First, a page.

The Symbolism of Stockings

As a nice dovetailing of my past two posts, I’ve been thinking about our Christmas stockings. We hang them up every year, each with our names on them, each decorated on the front with felt shapes representing our character. In our immediate family, mine is the same one my mother made for me as a baby; my husband and kids each have one that I made, and I worked many long hours on them and I’m proud of them.

But as the years wane on, the things on the front represent us less and less. Mine has things on it like a toy duck and a baby plate and spoon, because I was just an infant when it was made. Likewise, I made my own kids’ stockings when they were babies, so they feature some baby things, and other things I guessed at that now definitely don’t fit. For example, Gal Smiley’s stocking has a sparkly purse and matching high heel shoes on it, because she was a girl and I wanted something “girly,” but if you know her, you know that this is absolutely laughable, as she is the least girly girl you will ever meet in your lifetime.

So I have been thinking about setting these stockings aside (in carefully preserved storage), and replacing them with modern versions that represent us more clearly. Here’s what I’d put on my own: a pie, a license plate, some puzzle pieces, a fancy fountain pen and notebook, the CBC logo (the old one with the concentric circles). Maybe if there were room, I’d add a turtle, a teapot and a giant mug of tea, my Sweet Smart business logo and the Jeopardy logo.

Sir Monkeypants would get a snowboard, a chocolate bar, a monkey, a jacket (with toque and mitts), a smartphone, a fancy sports car, maybe a pair of running shoes. Oh, and coffee, definitely coffee, and a beer for a chaser.

Captain Jelly Belly would get skis, a roller coaster (not TOO ambitious or anything), a bike, a train, a monkey, maybe a D+D style dragon, his favourite element of the periodic table (Argon), and Hobbes. Perhaps a giant can of Coke, although then I would have to sigh greatly every time I saw his stocking, which is to no one’s benefit.

Gal Smiley would get a sheep, skis, a plaid shirt and matching baseball hat, a big fat sandwich, a pile of books, a bow and arrow, a VW van, some swim goggles, and maybe her clarinet. Oh, and probably the Instagram logo.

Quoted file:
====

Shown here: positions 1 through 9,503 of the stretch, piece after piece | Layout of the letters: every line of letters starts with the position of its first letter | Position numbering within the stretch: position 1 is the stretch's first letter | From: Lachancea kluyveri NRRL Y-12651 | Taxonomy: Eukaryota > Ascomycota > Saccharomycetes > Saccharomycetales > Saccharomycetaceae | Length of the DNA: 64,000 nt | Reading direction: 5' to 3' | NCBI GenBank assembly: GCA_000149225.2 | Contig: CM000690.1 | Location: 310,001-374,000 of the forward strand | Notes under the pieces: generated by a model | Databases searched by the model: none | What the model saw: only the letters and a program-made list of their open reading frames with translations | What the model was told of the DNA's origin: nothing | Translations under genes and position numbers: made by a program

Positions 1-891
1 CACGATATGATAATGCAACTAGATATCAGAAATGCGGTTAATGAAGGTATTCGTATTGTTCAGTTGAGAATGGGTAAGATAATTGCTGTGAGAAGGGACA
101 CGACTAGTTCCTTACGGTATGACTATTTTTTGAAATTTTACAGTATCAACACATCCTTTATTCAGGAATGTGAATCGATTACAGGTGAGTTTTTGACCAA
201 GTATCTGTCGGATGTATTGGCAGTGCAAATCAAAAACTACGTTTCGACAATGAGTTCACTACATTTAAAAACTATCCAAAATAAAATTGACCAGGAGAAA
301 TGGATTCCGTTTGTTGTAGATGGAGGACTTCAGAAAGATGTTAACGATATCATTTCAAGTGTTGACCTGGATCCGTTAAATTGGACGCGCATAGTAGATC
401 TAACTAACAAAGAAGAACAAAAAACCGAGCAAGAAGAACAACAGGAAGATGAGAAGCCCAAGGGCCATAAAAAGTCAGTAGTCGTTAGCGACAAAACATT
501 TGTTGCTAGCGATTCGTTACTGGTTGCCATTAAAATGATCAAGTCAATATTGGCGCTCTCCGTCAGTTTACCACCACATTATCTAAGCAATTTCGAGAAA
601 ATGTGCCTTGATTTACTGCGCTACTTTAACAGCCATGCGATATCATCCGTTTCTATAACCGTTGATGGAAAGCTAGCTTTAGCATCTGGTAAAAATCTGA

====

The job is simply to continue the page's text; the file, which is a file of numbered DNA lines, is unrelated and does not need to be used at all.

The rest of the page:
Little Miss Sunshine would get a bear, a bunny, a sparkly sparkly necklace and earrings, a unicorn, a rainbow, something that says summer (flip flops, maybe, or a beach pail and shovel), a cake, bottles of nail polish, and a present (because she loves nothing more than making things for other people). Maybe I’d throw in the Girl Guide logo, and a piano keyboard.

Of course, if I did all this work, and made new stockings and invested hours and hours, I’d probably be unhappy with them and find them out of date again within a few years, especially for the children. And they’d be upset because they are still at the age where YOU CAN’T CHANGE ANYTHING IT’S A TRADITION, which if they follow my path, will take about another thirty to thirty-five years before they move on from that kind of rigidity.

But I do find it fun to dream. What would you put on your own stocking?

2 thoughts on “The Symbolism of Stockings

  1. Oh, fun idea! It would be fun, if a person were REAL CRAFTY, to make the stockings out of feltboard material (like for Sunday School) (is feltboard material just…felt?) and have a bunch of felt shapes that could be put on temporarily to suit whatever the stocking-owner felt like that year.

  2. I have a suggestion of something you could do instead, that’s easier than stockings. So, at the risk of sounding very Bah Humbug, Christmas crackers trouble me. I fear they are hugely symbolic of our wasteful consumer-driven ways that assemble a bunch of things we don’t need or want – most of which seem to be made in places where the workers were likely not paid very well – in a mostly non-recyclable casing (See? Humbug …).

    I do like the idea of the Christmas cracker crowns – it’s funny that everyone has to wear them and they’re quite endearing – however, the crowns enclosed in most crackers are cheap, and thin, and they tear if you have a large head and they’re let’s just say, unattractive, if you have any sweat on your forehead at all from trying to produce a multi-course turkey dinner over a hot stove …

    So – a couple of years ago WE MADE OUR OWN CROWNS! It was so much fun. We used felt, and Christmassy buttons, and the letters you can buy at the fabric store, and – this is the magic ingredient – JINGLE BELLS!

    Now each person in our family has a crown made from the felt colours they chose, with their initial on the front, and whatever decorations they wanted, and oh-so-many jingle bells, and it only took a very short time and extremely minimal sewing (hot glue guns are the bomb for things like this).

    These have become such a tradition that we wore them to decorate the tree this year, and we have inside jokes around them, like making an extra one with “G” on it for any random girlfriends that might be invited for Christmas dinner in the future, but said random girlfriend would only be allowed to wear the “G” crown if we all liked her.

    So, there, I offer you re-usable felt crowns to help the environment and build family traditions. 🙂

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